Jamie is late in arriving, so I sit and watch as others greet their loved ones, hug, laugh, begin chattering. We call out to each other, and some introduce me. I comment more than once, "He looks just like you!" Even though we can't go to each other's tables, there is a sense of camaraderie about the visit.

Ray, who lives in the Englewood neighborhood, is the only dad making the visit--he's here to see his son Robert, who is serving a 40-year sentence and is likewise not eligible for resentencing. In the group circle later that night, he identifies the atmosphere in the room that day. "It was a good visit," he says. "It had a good energy in the room. I've been on other visits, this was a good one."

I am amazed at what the prisoners can eat. Keon Hicks is tearing through burgers and all kinds of snacks. Julie is visiting her son's cellmate Michael, and he has piles of food she has bought for him on the table, which he carefully unwraps and eats as he talks and laughs with Julie.

FINALLY, JAMIE comes out. We exchange a hug. His smile is warm, and he's upbeat.

He tells me the guys were calling him pops for a while because he had a long beard until just a few days ago. "Then I just cut it all off," he says. His head is bald, too. "I shave it," he says. "Does it look good?" He tilts his head back to show me. He has an easy laugh, oftentimes from the belly. How can you laugh from the belly in a place like that? I don't know, but Jamie does.

I want our table to match the others and use up the $20 I put on the vending card, but Jamie can't tell me anything he wants from the vending machine. I guess and come back with a burger of some sort and a bag of chips. He doesn't even finish the burger and painstakingly nibbles on each chip until they are finally gone. "I don't care about the food," he says. "I just want to talk."

He wants to know how the ride down was, what it's like at the nun's place. I tell him about how I took a walk around the grounds surrounding the convent and got lost. "I walked toward a barn I saw," I say, "and a whole family was eating at a picnic table out back. I walked towards them, and they all turned to look at me, surprised to see me there, while I apologetically asked them if they could point me in the direction of where the nuns live." Jamie says, "Good thing you weren't Black." He leans back in his chair laughing, and so do I.

There aren't many Black people around this area. The majority are confined inside Menard. This area has a reputation of being Klan country.

Jamie tells me of his work at Menard. He works in the kitchen six days a week, six hours a day. He and a crew of guys clean the food trays, wash and stack them again. It's very physical labor, for which he gets paid $19 a month.

He talks about how he once had a job stocking items for the commissary: "I really liked that, and I was good at it. I had to figure out how much to order of something, and I always changed it up. Like I always had a different pair of sneakers, not the same ones. I would figure out what was selling and what wasn't and always changed it up a bit." I can tell by the way Jamie describes this job that he would be good at running a business of his own. He says it's one thing he hopes to do one day.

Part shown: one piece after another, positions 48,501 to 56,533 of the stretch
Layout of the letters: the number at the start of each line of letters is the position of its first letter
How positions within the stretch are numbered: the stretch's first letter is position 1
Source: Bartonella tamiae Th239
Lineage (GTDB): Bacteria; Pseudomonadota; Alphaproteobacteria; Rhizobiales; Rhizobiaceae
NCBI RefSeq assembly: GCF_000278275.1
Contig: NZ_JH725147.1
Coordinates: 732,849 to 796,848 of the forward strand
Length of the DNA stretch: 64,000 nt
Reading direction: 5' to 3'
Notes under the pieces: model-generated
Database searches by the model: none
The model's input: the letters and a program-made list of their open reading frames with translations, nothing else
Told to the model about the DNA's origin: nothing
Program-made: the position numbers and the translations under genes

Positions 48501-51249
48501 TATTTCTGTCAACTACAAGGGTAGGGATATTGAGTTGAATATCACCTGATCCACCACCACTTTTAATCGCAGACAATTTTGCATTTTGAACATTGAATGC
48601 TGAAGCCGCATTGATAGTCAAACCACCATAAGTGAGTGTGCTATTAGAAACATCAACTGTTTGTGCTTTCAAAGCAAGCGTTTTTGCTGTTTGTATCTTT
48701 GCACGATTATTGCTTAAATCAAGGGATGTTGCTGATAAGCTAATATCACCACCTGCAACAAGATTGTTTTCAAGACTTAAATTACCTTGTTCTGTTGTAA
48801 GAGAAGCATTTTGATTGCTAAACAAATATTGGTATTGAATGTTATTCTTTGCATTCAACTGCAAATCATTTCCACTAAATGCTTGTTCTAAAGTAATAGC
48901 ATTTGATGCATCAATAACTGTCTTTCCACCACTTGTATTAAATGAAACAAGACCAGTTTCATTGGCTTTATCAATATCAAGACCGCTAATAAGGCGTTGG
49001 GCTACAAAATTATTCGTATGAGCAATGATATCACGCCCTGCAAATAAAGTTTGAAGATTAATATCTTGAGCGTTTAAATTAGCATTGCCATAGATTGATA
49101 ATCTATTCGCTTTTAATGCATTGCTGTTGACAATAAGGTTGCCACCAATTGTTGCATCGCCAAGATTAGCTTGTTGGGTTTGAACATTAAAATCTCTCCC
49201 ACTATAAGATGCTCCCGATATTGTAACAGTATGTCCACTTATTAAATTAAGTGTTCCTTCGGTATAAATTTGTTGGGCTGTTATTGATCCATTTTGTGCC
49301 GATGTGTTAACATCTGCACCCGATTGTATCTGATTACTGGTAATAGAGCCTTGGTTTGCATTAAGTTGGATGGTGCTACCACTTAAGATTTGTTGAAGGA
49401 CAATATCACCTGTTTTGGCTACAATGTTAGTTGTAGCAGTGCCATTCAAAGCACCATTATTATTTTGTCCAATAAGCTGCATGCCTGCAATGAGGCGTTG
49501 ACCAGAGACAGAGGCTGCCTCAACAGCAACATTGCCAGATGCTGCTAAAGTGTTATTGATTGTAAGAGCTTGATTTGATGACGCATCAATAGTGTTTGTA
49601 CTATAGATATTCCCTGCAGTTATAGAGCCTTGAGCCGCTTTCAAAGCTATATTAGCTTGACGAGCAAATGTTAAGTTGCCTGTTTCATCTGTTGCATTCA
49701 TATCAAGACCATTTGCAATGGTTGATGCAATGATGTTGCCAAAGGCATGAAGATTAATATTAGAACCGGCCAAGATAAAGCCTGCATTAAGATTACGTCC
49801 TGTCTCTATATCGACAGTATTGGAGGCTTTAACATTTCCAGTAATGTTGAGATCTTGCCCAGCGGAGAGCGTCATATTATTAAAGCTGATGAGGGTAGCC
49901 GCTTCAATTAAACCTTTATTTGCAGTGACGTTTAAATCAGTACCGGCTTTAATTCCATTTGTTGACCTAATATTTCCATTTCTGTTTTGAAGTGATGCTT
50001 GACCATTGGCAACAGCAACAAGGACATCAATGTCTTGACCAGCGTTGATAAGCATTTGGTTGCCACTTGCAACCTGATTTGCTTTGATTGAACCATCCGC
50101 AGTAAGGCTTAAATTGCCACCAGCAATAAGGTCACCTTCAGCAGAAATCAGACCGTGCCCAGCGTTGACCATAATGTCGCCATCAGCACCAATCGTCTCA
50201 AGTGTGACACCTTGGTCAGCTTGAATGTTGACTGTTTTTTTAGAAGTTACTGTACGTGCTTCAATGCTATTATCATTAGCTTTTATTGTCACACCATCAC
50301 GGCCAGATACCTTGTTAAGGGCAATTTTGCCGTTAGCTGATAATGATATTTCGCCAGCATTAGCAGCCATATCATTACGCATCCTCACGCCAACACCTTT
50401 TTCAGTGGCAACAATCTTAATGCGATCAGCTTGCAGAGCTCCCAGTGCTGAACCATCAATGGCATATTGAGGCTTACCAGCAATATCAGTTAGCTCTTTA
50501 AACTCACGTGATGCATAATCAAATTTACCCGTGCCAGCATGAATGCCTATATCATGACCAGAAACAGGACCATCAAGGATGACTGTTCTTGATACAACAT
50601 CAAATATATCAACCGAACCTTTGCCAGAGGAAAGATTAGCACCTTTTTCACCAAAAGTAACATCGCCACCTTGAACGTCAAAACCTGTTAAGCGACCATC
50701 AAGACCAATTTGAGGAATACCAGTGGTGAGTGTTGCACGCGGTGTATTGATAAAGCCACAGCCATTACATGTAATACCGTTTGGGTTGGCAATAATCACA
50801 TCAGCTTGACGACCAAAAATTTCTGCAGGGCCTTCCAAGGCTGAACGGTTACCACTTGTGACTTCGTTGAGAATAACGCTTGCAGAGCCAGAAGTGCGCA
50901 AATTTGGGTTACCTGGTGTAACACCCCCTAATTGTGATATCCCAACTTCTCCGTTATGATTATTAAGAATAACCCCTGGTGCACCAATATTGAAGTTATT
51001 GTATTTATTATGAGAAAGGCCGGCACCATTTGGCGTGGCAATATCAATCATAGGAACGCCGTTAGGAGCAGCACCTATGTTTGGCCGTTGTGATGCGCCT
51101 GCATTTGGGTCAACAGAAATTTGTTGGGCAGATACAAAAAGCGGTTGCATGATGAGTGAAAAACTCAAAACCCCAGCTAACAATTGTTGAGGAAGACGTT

Jamie was convicted of robbing and killing a store clerk in 1991, when he was 17. He was sentenced to life without the possibility of parole. But his sentence doesn't exactly fit under the Miller decision. The judge who imposed it wasn't required to do so under mandatory sentencing. "But he may as well have," says Jamie. "He really didn't take anything into account, like the fact that I had no prior record."

Jamie and his lawyer believe that the Miller decision will have ramifications that will eventually help Jamie, too. Presently, he has a petition before the court for a new trial, and he is also pursuing resentencing in light of Miller.

Jamie went to prison when he was 18. He just turned 42 last month.

IN NO time at all, our two hours are up. We are escorted out by a guard, get back on the bus and head back to the convent. Julie is glad it was hassle-free with the guards and staff. "They treated us nice," she says. Everyone on the bus is jubilant, asking one another if they had a good time, and hearing only yesses. Someone says, "But the very best part is that we get to come back and visit again tomorrow."

On the ride back to the convent, Daniel--the brother from the Guerra family, who was silent at the circle last night--is sitting behind me with his mom next to him. I haven't heard him say very much. I ask him what he's holding. I can see it's a painting. "It's my dad." His brother painted a picture of his father wearing a hard hat. "That's my dad," he says nervously stroking the painting.

Daniel starts getting excited and pointing out the window. "I drove that," he says excitedly. "I was there. I drove my tractor there!" His mother Maria says firmly, "Look at me." He does, staring blankly at her. She says, "Calm down, it's okay." After a few moments, he does calm down, and she lets him look away. She tells me that Daniel has seizures and she sometimes has to be careful that he doesn't get too excited.